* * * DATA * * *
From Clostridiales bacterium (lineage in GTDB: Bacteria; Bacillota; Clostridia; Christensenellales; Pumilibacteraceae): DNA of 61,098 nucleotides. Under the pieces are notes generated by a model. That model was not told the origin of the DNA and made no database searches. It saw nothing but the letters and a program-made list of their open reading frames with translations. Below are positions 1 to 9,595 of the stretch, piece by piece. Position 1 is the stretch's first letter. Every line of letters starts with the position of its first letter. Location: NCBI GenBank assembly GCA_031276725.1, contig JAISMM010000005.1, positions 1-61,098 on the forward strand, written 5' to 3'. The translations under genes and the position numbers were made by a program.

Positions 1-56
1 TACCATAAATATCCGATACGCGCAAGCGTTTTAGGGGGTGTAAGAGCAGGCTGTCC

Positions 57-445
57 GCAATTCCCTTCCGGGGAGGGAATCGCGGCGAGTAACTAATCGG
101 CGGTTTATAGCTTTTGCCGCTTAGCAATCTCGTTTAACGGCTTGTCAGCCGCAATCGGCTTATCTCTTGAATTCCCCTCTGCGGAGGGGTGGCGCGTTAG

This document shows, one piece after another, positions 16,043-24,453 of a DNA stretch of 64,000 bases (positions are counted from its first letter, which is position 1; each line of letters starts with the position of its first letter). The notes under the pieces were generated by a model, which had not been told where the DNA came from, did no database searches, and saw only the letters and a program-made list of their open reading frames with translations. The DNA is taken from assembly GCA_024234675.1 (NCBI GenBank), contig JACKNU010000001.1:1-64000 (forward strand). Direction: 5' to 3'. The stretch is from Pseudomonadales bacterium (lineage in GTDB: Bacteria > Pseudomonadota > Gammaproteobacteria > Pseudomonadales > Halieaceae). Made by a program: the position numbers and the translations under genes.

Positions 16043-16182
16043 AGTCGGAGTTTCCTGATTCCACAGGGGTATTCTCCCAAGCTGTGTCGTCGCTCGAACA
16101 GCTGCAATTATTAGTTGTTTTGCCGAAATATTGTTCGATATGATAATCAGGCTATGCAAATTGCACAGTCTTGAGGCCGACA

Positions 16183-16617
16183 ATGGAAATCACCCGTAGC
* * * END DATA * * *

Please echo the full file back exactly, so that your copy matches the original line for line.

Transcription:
From Clostridiales bacterium (lineage in GTDB: Bacteria; Bacillota; Clostridia; Christensenellales; Pumilibacteraceae): DNA of 61,098 nucleotides. Under the pieces are notes generated by a model. That model was not told the origin of the DNA and made no database searches. It saw nothing but the letters and a program-made list of their open reading frames with translations. Below are positions 1 to 9,595 of the stretch, piece by piece. Position 1 is the stretch's first letter. Every line of letters starts with the position of its first letter. Location: NCBI GenBank assembly GCA_031276725.1, contig JAISMM010000005.1, positions 1-61,098 on the forward strand, written 5' to 3'. The translations under genes and the position numbers were made by a program.

Positions 1-56
1 TACCATAAATATCCGATACGCGCAAGCGTTTTAGGGGGTGTAAGAGCAGGCTGTCC

Positions 57-445
57 GCAATTCCCTTCCGGGGAGGGAATCGCGGCGAGTAACTAATCGG
101 CGGTTTATAGCTTTTGCCGCTTAGCAATCTCGTTTAACGGCTTGTCAGCCGCAATCGGCTTATCTCTTGAATTCCCCTCTGCGGAGGGGTGGCGCGTTAG

This document shows, one piece after another, positions 16,043-24,453 of a DNA stretch of 64,000 bases (positions are counted from its first letter, which is position 1; each line of letters starts with the position of its first letter). The notes under the pieces were generated by a model, which had not been told where the DNA came from, did no database searches, and saw only the letters and a program-made list of their open reading frames with translations. The DNA is taken from assembly GCA_024234675.1 (NCBI GenBank), contig JACKNU010000001.1:1-64000 (forward strand). Direction: 5' to 3'. The stretch is from Pseudomonadales bacterium (lineage in GTDB: Bacteria > Pseudomonadota > Gammaproteobacteria > Pseudomonadales > Halieaceae). Made by a program: the position numbers and the translations under genes.

Positions 16043-16182
16043 AGTCGGAGTTTCCTGATTCCACAGGGGTATTCTCCCAAGCTGTGTCGTCGCTCGAACA
16101 GCTGCAATTATTAGTTGTTTTGCCGAAATATTGTTCGATATGATAATCAGGCTATGCAAATTGCACAGTCTTGAGGCCGACA

Positions 16183-16617
16183 ATGGAAATCACCCGTAGC